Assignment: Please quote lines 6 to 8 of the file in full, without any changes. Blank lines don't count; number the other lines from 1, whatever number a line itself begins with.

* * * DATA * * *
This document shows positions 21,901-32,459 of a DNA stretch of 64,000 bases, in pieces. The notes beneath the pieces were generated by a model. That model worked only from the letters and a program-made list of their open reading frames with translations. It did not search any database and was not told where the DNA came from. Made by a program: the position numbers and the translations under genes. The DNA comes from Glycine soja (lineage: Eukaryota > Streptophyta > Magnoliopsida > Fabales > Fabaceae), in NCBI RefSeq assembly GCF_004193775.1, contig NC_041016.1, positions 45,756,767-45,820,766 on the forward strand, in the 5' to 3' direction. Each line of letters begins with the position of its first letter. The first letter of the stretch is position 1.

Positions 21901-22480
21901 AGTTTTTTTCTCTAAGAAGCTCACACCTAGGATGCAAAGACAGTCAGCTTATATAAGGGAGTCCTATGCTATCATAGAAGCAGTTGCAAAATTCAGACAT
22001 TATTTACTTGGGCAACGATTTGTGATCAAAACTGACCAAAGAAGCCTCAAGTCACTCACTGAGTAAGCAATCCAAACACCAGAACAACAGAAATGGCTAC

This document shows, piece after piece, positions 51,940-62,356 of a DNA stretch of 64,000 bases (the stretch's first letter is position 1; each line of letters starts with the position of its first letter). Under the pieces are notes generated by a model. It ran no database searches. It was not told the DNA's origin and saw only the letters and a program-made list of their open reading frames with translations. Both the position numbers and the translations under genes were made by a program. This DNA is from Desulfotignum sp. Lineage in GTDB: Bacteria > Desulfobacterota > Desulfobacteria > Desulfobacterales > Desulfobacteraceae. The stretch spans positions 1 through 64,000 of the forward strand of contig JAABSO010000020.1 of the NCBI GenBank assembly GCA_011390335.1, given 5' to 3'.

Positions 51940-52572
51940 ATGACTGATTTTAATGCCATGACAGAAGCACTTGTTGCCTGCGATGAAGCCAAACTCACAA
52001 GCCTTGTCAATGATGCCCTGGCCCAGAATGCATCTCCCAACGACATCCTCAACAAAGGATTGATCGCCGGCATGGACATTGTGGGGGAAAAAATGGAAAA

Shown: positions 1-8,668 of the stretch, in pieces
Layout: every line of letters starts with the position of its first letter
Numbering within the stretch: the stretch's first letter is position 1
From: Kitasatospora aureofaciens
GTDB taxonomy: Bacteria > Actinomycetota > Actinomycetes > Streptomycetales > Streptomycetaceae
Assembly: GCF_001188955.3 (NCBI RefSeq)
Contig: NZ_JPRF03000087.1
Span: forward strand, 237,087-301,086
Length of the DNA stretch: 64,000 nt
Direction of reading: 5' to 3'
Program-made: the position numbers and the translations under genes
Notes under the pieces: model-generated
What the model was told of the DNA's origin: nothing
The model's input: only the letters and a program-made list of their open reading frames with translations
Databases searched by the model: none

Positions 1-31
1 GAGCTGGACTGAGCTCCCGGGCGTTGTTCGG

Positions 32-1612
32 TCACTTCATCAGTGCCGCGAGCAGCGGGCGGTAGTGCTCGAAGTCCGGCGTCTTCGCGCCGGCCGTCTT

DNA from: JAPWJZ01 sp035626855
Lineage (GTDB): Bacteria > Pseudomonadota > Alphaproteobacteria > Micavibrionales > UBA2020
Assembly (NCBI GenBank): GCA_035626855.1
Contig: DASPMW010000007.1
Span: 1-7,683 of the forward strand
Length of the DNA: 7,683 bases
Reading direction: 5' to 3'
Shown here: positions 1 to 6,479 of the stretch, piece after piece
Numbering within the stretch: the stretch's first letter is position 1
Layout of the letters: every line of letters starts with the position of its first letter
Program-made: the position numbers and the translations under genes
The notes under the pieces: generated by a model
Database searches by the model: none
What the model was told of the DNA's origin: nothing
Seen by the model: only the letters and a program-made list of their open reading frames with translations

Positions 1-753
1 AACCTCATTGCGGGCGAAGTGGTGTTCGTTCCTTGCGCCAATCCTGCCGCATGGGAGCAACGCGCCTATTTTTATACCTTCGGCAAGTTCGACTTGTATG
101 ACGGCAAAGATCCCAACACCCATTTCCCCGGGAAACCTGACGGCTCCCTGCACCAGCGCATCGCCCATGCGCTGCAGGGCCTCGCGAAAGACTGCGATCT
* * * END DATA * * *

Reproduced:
Positions 51940-52572
51940 ATGACTGATTTTAATGCCATGACAGAAGCACTTGTTGCCTGCGATGAAGCCAAACTCACAA
52001 GCCTTGTCAATGATGCCCTGGCCCAGAATGCATCTCCCAACGACATCCTCAACAAAGGATTGATCGCCGGCATGGACATTGTGGGGGAAAAAATGGAAAA